By the 1990s, controversy and battle of abortion and contraception politics have been building up for centuries. In 1994, President Bill Clinton signed the Freedom of Access to Clinic Entrances Act, prohibiting the force, threat of force, or physical obstruction from an individual providing or receiving abortions.
This U.S. law prohibits the following:
- The use of physical force, threat of physical force, or physical obstruction to intentionally injure with or attempt to injure, intimidate or interfere with any persons who is obtaining reproductive health services or providing reproductive health services
- The use of physical force, threat of physical force, or physical obstruction to intentionally injure with or attempt to injure, intimidate or interfere with any person who is exercising or trying to exercise their First Amendment right of religious freedom at a place of religious worship
- The intentional damage or destruction of a reproductive health care facility or a place of worship
The following are not prohibited: – because of the First Amendment
- Protesting outside of clinics
- Distributing literature
- Carrying signs
- Shouting (as long as no threats are made)
- Singing hymns
The F.A.C.E. act is not as commonly known, but it has had a great significant role in our freedoms to organize publicly and peacefully. With the subject of abortion and contraception becoming increasingly controversial, it became time to settle a law regarding the organization/protest of people in the year 1994.
F.A.C.E. helped make clear of the legalities allowing individuals their freedom of both speech and access to abortion. It was in efforts to lessen the amounts of violence that had previously taken place in the decades and centuries prior circulating around the abortion controversy. The F.A.C.E. Act fell on both sides of the controversy, helping both ends and further organizing the two halves in a more peaceful manner.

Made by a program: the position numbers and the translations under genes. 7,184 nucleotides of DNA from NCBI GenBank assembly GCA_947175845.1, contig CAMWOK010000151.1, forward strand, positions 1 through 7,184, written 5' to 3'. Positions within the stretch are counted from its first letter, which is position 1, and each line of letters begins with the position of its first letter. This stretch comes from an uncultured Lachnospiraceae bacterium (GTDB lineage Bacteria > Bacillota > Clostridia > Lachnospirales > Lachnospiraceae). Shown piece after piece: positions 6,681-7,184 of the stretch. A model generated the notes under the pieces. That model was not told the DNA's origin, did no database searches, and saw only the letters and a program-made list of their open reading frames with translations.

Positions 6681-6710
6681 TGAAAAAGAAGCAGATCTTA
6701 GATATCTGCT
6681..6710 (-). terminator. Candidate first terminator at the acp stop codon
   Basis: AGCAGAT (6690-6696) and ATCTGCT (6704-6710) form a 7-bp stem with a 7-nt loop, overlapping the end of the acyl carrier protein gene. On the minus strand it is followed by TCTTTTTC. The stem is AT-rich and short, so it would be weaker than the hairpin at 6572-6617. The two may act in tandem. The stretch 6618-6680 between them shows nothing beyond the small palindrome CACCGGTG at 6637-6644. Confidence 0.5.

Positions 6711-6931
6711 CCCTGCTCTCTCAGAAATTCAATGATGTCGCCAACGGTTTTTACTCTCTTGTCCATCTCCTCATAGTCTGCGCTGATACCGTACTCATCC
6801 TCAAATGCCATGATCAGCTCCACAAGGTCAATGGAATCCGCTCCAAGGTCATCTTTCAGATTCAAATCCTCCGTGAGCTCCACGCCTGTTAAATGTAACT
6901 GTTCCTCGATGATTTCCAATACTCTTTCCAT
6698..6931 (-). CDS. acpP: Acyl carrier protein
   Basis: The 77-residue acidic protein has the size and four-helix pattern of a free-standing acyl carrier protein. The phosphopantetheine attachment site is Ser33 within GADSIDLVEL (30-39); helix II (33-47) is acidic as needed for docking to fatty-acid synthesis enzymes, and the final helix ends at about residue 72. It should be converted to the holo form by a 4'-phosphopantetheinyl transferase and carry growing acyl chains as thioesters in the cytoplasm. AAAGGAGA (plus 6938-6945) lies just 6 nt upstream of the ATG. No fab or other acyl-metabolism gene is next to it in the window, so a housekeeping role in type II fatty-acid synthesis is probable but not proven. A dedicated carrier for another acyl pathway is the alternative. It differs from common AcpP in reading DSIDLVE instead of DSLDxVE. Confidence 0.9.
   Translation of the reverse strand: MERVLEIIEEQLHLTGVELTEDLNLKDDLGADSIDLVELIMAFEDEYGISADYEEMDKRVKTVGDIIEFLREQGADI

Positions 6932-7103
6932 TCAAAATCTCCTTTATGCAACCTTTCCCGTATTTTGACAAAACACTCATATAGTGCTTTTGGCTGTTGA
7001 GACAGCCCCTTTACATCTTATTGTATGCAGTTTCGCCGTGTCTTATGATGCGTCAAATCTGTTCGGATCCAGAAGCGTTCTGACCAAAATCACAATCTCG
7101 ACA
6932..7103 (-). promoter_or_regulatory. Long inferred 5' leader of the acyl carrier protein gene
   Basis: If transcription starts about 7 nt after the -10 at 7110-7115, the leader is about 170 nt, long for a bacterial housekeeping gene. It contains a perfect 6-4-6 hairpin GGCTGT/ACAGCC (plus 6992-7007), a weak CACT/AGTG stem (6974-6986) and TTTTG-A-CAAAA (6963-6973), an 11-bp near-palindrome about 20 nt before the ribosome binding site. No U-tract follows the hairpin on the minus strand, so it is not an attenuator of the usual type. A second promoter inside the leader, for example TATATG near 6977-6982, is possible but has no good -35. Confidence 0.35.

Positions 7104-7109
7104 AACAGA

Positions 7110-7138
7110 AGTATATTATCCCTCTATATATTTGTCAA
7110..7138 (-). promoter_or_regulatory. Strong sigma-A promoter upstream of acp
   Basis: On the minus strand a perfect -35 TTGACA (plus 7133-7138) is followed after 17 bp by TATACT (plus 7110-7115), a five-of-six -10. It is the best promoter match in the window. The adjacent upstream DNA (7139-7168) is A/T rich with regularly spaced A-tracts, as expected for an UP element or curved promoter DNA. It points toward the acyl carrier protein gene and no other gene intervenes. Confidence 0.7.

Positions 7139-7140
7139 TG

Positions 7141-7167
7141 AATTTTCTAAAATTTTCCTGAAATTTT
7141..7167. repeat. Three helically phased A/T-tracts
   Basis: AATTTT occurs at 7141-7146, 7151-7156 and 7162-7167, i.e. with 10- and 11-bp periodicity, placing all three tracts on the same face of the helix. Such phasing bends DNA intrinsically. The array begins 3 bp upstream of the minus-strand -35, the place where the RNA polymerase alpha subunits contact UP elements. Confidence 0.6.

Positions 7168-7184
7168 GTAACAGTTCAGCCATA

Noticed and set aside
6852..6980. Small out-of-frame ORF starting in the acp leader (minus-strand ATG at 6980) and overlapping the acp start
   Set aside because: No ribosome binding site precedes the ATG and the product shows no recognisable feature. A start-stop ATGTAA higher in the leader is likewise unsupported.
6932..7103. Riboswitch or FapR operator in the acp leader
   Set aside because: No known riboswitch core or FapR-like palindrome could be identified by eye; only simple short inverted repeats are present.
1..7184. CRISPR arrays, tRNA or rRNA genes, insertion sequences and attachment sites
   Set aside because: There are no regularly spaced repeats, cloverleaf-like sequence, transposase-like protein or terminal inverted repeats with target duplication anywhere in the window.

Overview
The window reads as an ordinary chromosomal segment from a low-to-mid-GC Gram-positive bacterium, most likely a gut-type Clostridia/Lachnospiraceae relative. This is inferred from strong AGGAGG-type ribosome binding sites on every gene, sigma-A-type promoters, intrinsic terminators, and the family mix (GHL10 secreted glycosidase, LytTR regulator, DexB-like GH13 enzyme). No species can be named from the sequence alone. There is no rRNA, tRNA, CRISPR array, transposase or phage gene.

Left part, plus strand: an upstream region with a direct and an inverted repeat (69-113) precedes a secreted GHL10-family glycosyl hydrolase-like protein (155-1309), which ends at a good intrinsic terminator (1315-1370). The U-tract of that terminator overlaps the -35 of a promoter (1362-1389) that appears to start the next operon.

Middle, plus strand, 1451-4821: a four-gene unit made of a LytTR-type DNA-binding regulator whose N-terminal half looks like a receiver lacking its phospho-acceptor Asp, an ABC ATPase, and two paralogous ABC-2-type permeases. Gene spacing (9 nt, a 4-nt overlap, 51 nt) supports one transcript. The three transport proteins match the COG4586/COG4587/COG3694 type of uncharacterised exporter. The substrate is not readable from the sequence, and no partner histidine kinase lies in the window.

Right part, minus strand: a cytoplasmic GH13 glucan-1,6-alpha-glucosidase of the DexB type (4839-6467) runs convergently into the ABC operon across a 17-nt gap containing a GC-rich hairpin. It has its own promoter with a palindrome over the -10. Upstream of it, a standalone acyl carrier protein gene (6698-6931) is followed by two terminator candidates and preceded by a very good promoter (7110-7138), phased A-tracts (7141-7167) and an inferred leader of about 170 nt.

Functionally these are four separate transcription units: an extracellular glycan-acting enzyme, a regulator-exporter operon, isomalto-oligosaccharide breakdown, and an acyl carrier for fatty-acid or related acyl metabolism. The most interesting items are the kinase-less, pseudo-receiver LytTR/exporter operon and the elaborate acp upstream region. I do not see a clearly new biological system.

According to the National Abortion Federation (NAF), between the years 1977 and 2009, “there have been at least 9 murders, 17 attempted murders, 406 death threats, 179 incidents of assault or battery, and 5 kidnappings committed against abortion providers. In addition, since 1977 in the United States and Canada, property crimes committed against abortion providers have included 41 bombings, 175 arsons, 96 attempted bombings or arsons, 692 bomb threats, 1993 incidents of trespassing, 1400 incidents of vandalism, and 100 attacks with butyric acid (stink bombs).” It is crimes like these, and the amounts of which there are, that make the F.A.C.E. Acts valid.
While combining the protection of clinics, physicians, and patients along with religious freedoms, both left and right wing politics are compromised.
- “Civil Rights Division Freedom of Access to Reproductive Health Clinics and Places of Religious Worship.” Civil Rights Division Freedom of Access to Reproductive Health Clinics and Places of Religious Worship. United States Department of Justice, n.d. Web. 03 Dec. 2014. <http://www.justice.gov/crt/about/spl/face.php>.
- “NAF Violence and Disruption Statistics: Incidents of Violence & Disruption Against Abortion Providers in the U.S. & Canada.” Apr 2009. National Abortion Federation, Web. 22 Nov 2014.